The latest Kerrigan Auto Retail Index report raises a question: Did U.S. auto sales peak in 2015?
According to the report, new-vehicle retail sales in August are expected to be down 6.5 percent from a year ago, which marks the fourth month in the last six with declining retail auto sales. In contrast to predictions earlier in the year, SAAR projections for 2016 are now expected to come in lower than 2015.
The Kerrigan Auto Retail Index — composed of the seven publicly traded dealer groups with operations focused on the U.S. market — was down 2.16 percent in August, while the S&P was down 0.12 percent.
This brings the year-to-date change in The KAR Index down 12.28 percent and off 30.37 percent from the market peak in June 2015.
Only two of The KAR Index companies were up in August, with Penske Automotive Group posting a 14.34-percent gain and CarMax a 1.17-percent gain. All others were down for the month, with AutoNation and Asbury Automotive Group leading the decline, each down more than 11 percent in August. Five of the companies posted a drop in same-store sales in the second quarter, with Penske not offering that data.
With sales growth stagnant, the public companies are focusing more on expense management and operational performance.
Additionally, the public auto retailers have continued to improve F&I revenue per vehicle, with Sonic Automotive leading the way, posting a 5.7-percent increase over last year, to $1,342 per unit retailed. AutoNation, up 4.3 percent year over year, leads F&I revenue per vehicle at $1,602.
Jeff Schuster, senior vice president of forecasting at LMC Automotive, reported, “As we look at the remainder of the year, the industry faces an uphill struggle to match last year’s performance. With mixed economic signals, it certainly looks like U.S. auto sales may have peaked in 2015.”
Other significant industry data from the report:
— Average new retail transaction price, projected at $30,942, surpasses last August, $30,061.
— Total auto retail spend of $39.3 billion is the seventh-highest month on record.
— Incentive spend in August increased dramatically to $3,559 per vehicle versus $3,419 in August 2015, not far from the record of $3,753 set in December 2008.
— Truck share continues to increase, up to 59.6 percent.
— Leasing accounted for more than 31 percent of new car transactions in the first half of 2016, according to Experian Automotive.
— Fleet sales increased to 3 percent year-over-year to 223,200 vehicles.
— The percentage of people who qualified for subprime auto loans, but are 60 days or more behind on payments reached 4.59 percent in July, a 17-percent increase from a year earlier, according to Fitch Ratings. Delinquencies among prime auto loan borrowers also rose, but remain at a relatively low 0.4 percent, or 21 percent higher than a year ago.
Another record year? Perhaps not
After a record U.S. sales total in 2015, Kelley Blue Book’s full-year forecast for 2016 calls for sales in the 17.4 to 17.8 million SAAR range.
During a monthly sales day call hosted by KBB and Autotrader, analyst Tim Fleming said KBB had forecast about 1.54 million units in August — down 2 percent from August 2015 — for a SAAR of about 17.3 million. “It doesn’t look like we’re going to hit that this month,” he said. “Sales are coming in a bit lower.”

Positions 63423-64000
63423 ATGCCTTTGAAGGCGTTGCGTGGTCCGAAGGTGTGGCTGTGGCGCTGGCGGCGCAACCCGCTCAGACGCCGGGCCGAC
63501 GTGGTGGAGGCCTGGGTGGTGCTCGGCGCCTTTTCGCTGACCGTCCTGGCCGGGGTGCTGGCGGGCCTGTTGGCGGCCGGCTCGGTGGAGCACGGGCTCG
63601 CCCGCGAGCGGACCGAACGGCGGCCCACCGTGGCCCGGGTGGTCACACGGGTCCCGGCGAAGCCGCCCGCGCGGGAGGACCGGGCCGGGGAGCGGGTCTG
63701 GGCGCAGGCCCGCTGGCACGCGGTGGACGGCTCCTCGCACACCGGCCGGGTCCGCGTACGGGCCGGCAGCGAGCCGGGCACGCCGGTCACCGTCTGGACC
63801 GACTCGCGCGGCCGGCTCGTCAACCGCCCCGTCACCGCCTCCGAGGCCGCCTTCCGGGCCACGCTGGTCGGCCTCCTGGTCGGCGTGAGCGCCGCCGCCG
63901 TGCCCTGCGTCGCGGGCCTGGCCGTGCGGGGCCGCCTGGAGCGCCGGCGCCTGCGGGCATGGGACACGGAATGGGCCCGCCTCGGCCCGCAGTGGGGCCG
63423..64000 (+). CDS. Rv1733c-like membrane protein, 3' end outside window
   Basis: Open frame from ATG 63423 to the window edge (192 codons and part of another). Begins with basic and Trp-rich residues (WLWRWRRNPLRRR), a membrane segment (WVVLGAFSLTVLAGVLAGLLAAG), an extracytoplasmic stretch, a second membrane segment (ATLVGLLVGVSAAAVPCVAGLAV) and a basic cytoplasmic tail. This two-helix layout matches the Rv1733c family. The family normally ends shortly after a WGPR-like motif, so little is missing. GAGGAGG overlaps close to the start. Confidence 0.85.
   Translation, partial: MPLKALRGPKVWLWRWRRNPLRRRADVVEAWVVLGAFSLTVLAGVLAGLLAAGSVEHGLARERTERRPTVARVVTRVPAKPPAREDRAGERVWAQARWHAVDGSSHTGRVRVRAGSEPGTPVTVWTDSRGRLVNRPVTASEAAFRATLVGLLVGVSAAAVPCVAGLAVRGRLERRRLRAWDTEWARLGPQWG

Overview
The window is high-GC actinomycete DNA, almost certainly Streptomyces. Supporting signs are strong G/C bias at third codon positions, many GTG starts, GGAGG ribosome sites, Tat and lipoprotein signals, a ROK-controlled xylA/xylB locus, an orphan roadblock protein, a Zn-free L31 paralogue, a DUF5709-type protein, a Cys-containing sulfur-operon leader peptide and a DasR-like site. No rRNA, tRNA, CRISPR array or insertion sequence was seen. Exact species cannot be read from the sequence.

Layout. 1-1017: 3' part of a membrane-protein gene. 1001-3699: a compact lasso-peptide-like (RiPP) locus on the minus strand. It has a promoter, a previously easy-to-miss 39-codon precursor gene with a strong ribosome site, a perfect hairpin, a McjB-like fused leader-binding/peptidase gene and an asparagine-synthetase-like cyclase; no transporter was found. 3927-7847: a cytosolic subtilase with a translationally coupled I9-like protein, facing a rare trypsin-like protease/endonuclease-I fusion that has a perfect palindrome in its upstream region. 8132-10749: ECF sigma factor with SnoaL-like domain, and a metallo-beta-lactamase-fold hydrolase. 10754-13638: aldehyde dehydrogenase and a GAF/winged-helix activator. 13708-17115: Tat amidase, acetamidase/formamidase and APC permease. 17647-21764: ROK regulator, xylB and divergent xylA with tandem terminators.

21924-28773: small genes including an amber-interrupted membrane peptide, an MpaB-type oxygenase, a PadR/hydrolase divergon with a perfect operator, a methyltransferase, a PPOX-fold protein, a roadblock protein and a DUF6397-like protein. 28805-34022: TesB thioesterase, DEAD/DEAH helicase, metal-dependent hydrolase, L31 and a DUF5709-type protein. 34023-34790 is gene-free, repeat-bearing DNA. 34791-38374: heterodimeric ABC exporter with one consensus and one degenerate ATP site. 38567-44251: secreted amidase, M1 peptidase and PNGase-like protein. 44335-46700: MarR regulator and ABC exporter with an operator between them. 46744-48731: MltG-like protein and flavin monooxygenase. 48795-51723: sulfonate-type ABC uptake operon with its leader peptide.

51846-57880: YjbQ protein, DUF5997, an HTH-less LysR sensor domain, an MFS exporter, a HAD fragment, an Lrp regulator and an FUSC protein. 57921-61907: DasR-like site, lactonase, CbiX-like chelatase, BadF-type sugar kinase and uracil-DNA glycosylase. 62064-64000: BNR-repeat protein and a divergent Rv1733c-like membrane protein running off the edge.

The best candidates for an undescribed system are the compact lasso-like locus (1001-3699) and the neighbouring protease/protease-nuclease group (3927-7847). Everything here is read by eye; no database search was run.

Fleming said that with about 80 percent of August sales in, that target was looking to be off by about 5 percent, which would translate to about a SAAR of 16.7 million units.
While new-car sales growth is slowing, ATP is continuing to climb, rising 2.6 percent in August, Fleming said.
KBB.com reported that estimated ATP for light vehicles in the U.S. was $34,143 in August, up 2.3 percent year-over-year.
"However, incentives also have steadily climbed, and the ratio of incentive spend to average transaction price is at its highest point since 2009, at 9.3 percent. As we near or pass the peak of new-car sales this year, each automaker will need to moderate production and incentive levels accordingly to maintain residual value strength moving forward."
During Thursday’s call, Fleming and Michelle Krebs, senior analyst for Autotrader, were asked if they thought 2016 could still surpass 2015’s record auto sales.
While they may have thought it was a possibility earlier in the year, they are less likely to think so now.
In part, it depends on the automakers.
“I think the biggest wildcard in how the year will end up will be how to automakers respond to some of the softness in the market,” said Krebs. “Will we see them pull out all the stops for incentives?
“If they do go for that record … it causes automakers to do unhealthy things. It causes them to allow inventories to build up, then to really beef up incentives. That has a very bad effect on residual values, and it certainly hurts profit margins.
“This will be the biggest test from the automakers in terms of a disciplined approach to inventory and incentives that they have promised to stick with,” she went on to say.
Fleming said he was pretty much undecided on the point before last month.
“If I had to put rough numbers on it, maybe before this month I was close to 50-50,” he said.
“After seeing the numbers come in today, I’d say it’s less than 50. … I see that as a good thing. For the overall health of these brands, the residual values, it’s unnatural to hit records years after year.”